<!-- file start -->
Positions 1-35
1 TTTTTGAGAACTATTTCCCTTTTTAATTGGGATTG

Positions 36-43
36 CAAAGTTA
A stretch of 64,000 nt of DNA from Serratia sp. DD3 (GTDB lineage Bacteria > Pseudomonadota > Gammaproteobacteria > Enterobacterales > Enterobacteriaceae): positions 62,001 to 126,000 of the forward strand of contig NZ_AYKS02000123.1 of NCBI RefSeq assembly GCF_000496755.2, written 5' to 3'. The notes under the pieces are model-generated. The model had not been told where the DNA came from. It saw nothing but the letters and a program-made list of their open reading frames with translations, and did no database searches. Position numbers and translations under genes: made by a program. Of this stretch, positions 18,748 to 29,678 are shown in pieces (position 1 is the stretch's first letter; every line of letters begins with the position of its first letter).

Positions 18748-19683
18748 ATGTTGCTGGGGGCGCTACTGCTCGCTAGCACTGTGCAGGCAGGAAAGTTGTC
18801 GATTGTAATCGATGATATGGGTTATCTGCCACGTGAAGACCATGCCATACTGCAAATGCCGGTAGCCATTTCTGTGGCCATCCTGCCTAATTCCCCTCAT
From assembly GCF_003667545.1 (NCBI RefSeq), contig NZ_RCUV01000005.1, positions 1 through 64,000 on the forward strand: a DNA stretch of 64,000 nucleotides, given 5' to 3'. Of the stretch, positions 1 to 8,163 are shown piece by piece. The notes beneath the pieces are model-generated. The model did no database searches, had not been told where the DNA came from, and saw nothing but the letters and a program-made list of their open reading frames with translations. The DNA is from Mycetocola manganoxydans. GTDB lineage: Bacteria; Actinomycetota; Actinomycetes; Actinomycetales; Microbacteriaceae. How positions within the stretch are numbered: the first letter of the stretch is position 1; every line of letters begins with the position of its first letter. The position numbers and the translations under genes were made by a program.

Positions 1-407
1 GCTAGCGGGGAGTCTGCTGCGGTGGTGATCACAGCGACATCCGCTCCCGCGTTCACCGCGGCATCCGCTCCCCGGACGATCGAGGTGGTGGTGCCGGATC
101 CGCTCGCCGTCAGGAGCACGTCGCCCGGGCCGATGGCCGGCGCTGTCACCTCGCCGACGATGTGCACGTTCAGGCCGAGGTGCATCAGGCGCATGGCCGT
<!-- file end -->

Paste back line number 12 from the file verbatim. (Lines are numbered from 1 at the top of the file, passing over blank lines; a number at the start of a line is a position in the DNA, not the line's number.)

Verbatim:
101 CGCTCGCCGTCAGGAGCACGTCGCCCGGGCCGATGGCCGGCGCTGTCACCTCGCCGACGATGTGCACGTTCAGGCCGAGGTGCATCAGGCGCATGGCCGT